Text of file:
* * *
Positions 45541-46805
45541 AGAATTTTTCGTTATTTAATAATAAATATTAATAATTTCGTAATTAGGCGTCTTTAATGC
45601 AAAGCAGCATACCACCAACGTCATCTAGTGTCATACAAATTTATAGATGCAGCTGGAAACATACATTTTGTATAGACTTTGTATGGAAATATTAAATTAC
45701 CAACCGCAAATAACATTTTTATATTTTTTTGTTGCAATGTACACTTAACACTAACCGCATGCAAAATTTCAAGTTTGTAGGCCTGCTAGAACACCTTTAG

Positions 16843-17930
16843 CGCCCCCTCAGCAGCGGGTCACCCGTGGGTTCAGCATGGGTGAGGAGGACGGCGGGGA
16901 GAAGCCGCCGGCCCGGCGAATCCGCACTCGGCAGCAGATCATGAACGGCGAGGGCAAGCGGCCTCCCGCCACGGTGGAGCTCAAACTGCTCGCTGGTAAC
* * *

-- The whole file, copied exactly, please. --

Positions 45541-46805
45541 AGAATTTTTCGTTATTTAATAATAAATATTAATAATTTCGTAATTAGGCGTCTTTAATGC
45601 AAAGCAGCATACCACCAACGTCATCTAGTGTCATACAAATTTATAGATGCAGCTGGAAACATACATTTTGTATAGACTTTGTATGGAAATATTAAATTAC
45701 CAACCGCAAATAACATTTTTATATTTTTTTGTTGCAATGTACACTTAACACTAACCGCATGCAAAATTTCAAGTTTGTAGGCCTGCTAGAACACCTTTAG

Positions 16843-17930
16843 CGCCCCCTCAGCAGCGGGTCACCCGTGGGTTCAGCATGGGTGAGGAGGACGGCGGGGA
16901 GAAGCCGCCGGCCCGGCGAATCCGCACTCGGCAGCAGATCATGAACGGCGAGGGCAAGCGGCCTCCCGCCACGGTGGAGCTCAAACTGCTCGCTGGTAAC